Rolling Stone magazine honors the 50 best hip-hop records, and somehow the ladies got shortchanged…

Rolling Stone magazine recently compiled a list of the 50 greatest hip-hop songs of all time. Now, I know these lists are arbitrary and no one will be completely satisfied with who made the list and who didn’t. But what struck me about the list was just how male-dominated the list was. I understand hip-hop is a male-dominated genre – very few female MCs can make a dent on the charts, but it’s disappointing that Rolling Stone simply perpetuates this problem.

The list of 50 songs has a total of 4 songs that feature either a female MC (either as a solo artist or as a member of a group). The ladies who made it include Sha-Rock, who was in Funky 4+1; Salt-N-Pepa; Lauryn Hill, and Missy Elliott. The are some glaring omissions: TLC, MC Lyte, Lil’ Kim, Antoinette, M.I.A., Roxanne Shante, and probably the biggest snub: Queen Latifah. Each of these ladies have at least one classic record that could’ve been included in the list – in fact, I’m still wondering why Latifah’s hit with Brit rapper, Monie Love, “Ladies First” wasn’t included.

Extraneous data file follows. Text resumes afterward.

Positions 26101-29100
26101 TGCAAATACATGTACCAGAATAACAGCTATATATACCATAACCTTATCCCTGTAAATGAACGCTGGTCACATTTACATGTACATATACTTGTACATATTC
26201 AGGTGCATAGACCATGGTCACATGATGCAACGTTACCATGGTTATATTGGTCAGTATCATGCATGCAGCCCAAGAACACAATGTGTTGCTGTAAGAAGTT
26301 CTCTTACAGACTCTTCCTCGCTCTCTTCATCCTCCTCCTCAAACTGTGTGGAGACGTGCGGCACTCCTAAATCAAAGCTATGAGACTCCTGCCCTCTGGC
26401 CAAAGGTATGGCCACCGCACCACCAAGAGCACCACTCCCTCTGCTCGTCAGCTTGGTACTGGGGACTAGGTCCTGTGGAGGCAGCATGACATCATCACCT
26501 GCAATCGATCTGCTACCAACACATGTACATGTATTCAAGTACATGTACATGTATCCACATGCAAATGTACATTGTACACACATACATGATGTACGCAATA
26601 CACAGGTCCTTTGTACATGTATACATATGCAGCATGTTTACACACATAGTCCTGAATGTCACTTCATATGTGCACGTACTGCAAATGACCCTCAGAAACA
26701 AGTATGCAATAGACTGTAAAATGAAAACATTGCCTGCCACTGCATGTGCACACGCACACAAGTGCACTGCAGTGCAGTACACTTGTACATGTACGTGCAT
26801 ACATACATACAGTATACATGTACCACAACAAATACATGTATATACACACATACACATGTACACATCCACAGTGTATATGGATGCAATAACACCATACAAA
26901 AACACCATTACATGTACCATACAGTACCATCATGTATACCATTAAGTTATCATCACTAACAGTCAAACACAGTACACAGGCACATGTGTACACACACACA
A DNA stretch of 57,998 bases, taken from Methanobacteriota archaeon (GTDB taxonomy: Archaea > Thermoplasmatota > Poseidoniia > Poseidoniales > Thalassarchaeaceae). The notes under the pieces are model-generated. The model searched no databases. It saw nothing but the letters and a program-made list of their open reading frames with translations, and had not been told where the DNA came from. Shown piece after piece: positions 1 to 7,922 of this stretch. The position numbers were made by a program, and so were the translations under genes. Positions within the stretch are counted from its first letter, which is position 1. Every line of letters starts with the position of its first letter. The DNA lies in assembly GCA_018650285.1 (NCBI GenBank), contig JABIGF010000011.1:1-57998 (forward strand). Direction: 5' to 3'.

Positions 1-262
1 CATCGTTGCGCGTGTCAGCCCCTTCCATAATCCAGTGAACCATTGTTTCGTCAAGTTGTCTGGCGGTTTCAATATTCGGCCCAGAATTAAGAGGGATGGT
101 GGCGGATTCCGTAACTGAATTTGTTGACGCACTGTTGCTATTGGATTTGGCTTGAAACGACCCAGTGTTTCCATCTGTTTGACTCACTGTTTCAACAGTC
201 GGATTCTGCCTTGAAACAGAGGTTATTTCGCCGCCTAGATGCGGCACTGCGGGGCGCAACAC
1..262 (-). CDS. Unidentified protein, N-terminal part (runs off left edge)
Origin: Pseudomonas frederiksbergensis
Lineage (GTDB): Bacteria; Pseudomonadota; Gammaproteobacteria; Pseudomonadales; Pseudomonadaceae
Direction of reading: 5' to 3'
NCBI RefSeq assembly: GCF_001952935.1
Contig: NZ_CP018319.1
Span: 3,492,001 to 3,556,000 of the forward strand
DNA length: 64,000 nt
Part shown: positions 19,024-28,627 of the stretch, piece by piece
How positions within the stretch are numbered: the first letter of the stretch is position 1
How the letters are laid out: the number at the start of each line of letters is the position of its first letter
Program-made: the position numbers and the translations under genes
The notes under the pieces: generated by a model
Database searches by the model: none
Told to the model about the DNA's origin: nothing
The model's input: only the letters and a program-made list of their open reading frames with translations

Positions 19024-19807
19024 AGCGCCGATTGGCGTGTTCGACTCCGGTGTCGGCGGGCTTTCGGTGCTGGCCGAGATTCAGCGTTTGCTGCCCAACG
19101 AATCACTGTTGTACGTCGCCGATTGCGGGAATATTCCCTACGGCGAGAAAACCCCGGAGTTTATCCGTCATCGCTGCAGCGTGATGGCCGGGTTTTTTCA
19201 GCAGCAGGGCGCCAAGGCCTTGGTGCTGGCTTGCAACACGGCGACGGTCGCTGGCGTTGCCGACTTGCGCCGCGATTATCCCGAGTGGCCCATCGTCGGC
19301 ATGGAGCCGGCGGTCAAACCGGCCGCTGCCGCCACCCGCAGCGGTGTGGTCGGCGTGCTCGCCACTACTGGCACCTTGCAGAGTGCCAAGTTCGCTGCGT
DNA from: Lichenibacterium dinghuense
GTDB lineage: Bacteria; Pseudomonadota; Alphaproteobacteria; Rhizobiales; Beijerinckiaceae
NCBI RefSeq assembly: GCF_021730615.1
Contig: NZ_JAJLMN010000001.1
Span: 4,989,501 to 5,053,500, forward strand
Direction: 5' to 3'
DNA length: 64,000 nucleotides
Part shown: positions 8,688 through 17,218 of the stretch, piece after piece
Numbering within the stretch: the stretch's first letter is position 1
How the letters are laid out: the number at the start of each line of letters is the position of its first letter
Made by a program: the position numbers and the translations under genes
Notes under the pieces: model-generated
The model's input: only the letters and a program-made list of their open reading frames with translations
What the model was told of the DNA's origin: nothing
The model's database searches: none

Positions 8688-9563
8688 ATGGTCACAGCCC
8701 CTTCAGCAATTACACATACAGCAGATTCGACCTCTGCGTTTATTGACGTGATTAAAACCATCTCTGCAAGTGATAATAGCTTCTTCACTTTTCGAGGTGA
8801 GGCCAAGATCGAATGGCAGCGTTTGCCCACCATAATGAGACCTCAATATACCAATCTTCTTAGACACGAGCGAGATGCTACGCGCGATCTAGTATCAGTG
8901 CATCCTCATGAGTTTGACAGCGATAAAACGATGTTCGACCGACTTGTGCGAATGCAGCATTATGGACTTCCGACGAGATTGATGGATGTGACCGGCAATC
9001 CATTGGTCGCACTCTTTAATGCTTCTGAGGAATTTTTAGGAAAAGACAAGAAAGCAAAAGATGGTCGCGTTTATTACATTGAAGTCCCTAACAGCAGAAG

The snub just reinforces what a lot of folks still think: that rap is a man’s game, and that women can’t keep up.

And it’s not just hip-hop – on the magazine’s 500 greatest albums of all time – I counted 60 albums by a female artist – and I was being very loose when including certain bands like Wings because of Linda McCartney’s participation, or Massive Attack because of Shara Nelson’s contribution to the band. So according to Rolling Stone of the 500 greatest albums ever made, only about 12% of them would be produced by women.

In the collection of the 100 greatest guitarists, women fared even worse: only two made the list – Joni Mitchell and Bonnie Raitt.

The only time when women make a fair share of the list is when Rolling Stone put together a list of the 100 greatest singers ever – 24 women made the list, about half of artists counted (and Aretha Franklin made it to number one).

I hope that for the next “best of” list, the panel of judges broadens its scope on who to include in the list.

 

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